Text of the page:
Ag-Mart boasts it’s the first time for a holographic label to enter the produce aisle and to generate so much enthusiasm. Ag-Mart executive VP Robert Meade explains HoloPRISM holographic paper was a lower cost alternative to lenticular technology that still created eye-catching movement and shimmer. Judges noted the product brought metallization to a new market segment and created for consumers a memorable identification for repeat purchasing.
History in the Making
The second award for PROMA in the Label: Retail category is for Molson’s Export brand, featuring four holographic labels commemorating the centennial of the famous beer maker from label graphics during the years 1903, 1955, 1962, and 2003. Adapting the graphics to take advantage of the effect of HoloPRISM standard pattern #752, the designs (provided by Pigeon*Branding+Design, Oakville, ON, Canada) generate a contemporary feel to historic artwork. Construction comprises 50# partial wet-strength paper with a water-based top coating. Inland Printing, LaCrosse, WI, prints, coats, embosses, and supplies the labels in mixed bundles to increase the probability for each 12-pack to include all four designs. Judges also noted the smooth bubble- and wrinkle-free appearance of the label that still permitted easy removal during the cleaning process, a mandate of Canadian recyclability requirements.
Ringer Holographic Cover
TV Guide (Radnor, PA) produces another winning holographic cover—this time featuring characters from Lord of the Rings—confirming this technique builds sales. Graduating to more sophisticated graphics, this collectible generation of covers garnered another marketing award for PROMA in the Decorative/Display category. First steps in producing the metallized holographic paper involved embossing lacquer-coated HoloPRISM paper with custom holographic images designed to enhance mystical character qualities. Metallization followed with an application of printing primer. Rolls were then slit, sheeted, and printed to register with the holographic images. Opaque white ink, print graphics, and the holographic layer work together to create unique effects.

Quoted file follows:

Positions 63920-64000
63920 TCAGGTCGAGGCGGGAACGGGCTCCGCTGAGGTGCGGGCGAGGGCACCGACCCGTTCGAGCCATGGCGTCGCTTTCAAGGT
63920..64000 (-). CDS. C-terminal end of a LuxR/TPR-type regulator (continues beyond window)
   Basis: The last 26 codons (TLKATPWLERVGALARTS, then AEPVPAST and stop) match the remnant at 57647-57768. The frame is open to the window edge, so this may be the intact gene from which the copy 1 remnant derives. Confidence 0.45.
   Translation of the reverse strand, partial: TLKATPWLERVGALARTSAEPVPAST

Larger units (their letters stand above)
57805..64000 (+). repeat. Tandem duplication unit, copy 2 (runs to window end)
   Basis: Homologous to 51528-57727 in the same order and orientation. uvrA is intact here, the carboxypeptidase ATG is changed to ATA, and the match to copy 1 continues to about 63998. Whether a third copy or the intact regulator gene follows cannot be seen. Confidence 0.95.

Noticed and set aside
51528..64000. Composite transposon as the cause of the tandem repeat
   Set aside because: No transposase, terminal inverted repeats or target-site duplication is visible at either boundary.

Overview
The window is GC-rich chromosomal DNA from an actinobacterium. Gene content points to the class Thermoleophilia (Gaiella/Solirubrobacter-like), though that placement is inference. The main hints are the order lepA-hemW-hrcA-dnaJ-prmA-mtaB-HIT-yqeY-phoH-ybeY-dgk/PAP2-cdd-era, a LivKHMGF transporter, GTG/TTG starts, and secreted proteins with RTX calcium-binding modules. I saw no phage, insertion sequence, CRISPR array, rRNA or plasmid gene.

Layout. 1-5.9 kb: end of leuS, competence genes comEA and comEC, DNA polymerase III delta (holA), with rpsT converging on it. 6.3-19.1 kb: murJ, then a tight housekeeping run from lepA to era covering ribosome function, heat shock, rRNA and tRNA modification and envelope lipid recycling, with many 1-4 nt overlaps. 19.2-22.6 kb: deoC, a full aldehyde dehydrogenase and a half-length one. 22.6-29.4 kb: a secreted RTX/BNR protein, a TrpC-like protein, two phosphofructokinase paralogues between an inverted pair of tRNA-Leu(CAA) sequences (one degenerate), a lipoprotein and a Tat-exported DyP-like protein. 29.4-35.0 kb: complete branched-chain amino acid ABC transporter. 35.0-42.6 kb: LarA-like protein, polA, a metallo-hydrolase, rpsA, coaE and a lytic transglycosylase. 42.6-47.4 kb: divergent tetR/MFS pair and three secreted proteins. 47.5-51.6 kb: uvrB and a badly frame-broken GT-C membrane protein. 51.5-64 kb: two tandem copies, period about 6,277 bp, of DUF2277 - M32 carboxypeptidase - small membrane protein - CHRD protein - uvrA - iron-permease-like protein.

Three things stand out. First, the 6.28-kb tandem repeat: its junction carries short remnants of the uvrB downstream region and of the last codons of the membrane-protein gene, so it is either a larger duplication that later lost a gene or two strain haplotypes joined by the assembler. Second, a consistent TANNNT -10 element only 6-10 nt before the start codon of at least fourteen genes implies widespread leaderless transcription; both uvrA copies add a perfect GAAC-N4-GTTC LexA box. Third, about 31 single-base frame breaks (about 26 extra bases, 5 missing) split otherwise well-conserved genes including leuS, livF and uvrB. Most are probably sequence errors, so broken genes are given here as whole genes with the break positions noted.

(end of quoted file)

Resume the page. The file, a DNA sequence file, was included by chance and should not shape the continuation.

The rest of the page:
Stand-Up Goes Mainstream
The stand-up pouch gets a facelift with metallized holographics and a slider zipper from Flex Industries (Film Div.), Noida, Uttar Pradesh, India, deeming a technical award in the Decorative/Display category. Flex Industries is banking these stand-up pouches will make even greater inroads for use by adding a reclosable feature. Other value-added features include shelf appeal, tamper-evidence, and anti-counterfeiting potential.
Flex Industries multitasks with this application, serving as substrate supplier, designer, metallizer, and converter. Structure comprises biaxially oriented polyethylene terephthalate/polyethylene. Transparent inks complement the holographic effect. First-time pouch use requires the consumer to break a tamper-evident film diaphragm to access the product. Special attention to detail earned the company high marks for the absence of distortion in the gusset area despite sealing through multiple material layers.
In the Other category, FLEXcon, Spencer, MA, won both marketing and technical awards for egrips, a nonslip appliqué from Flexible Innovations, Fort Worth, TX. Meant to prevent cell phones and other electronic devices from slipping out of hands or off surfaces, this product creates a new use for metallization. The structure consists of a gloss-top-coated clear, 1-mil polyester overlaminate, supplied by FLEXcon, using base substrate from Dunmore, Newtown, PA. Flexible Innovations digitally prints the polyester on demand, employing a digital offset press from H.P. Indigo, San Jose, CA. The construction is laminated to a 2-mil tinted holographic or metallized film, with Spectratek, Los Angeles, CA, performing metallization. The laminate is coated with a permanent/removable adhesive and backed with a 3-mil matte polyester release liner. A clear elastomer overlaminate follows to create a decorative, nonslip surface. The multilayer structure comes in various colors and holographic patterns and is custom laser cut for cell phones, laptops, CD players, etc. When users tire of a pattern, they can replace it with a new one.
Hosted by PFFC, the judges included Panos Kinigakis, CPP, fellow, Kraft Foods; Dean Lindsay, principal, dean LINDSAY design; Yolanda Simsonsis, associate publisher/editor, PFFC; Mark Spaulding, editor-in-chief, Converting magazine; Bob Swientek, editor-in-chief, BrandPackaging magazine; and AIMCAL Awards Committee chair Steve Sedlak, sales manager Wacker Ceramics, Wacker Chemical, Adrian, MI, USA. More information is available from AIMCAL at aimcal.org.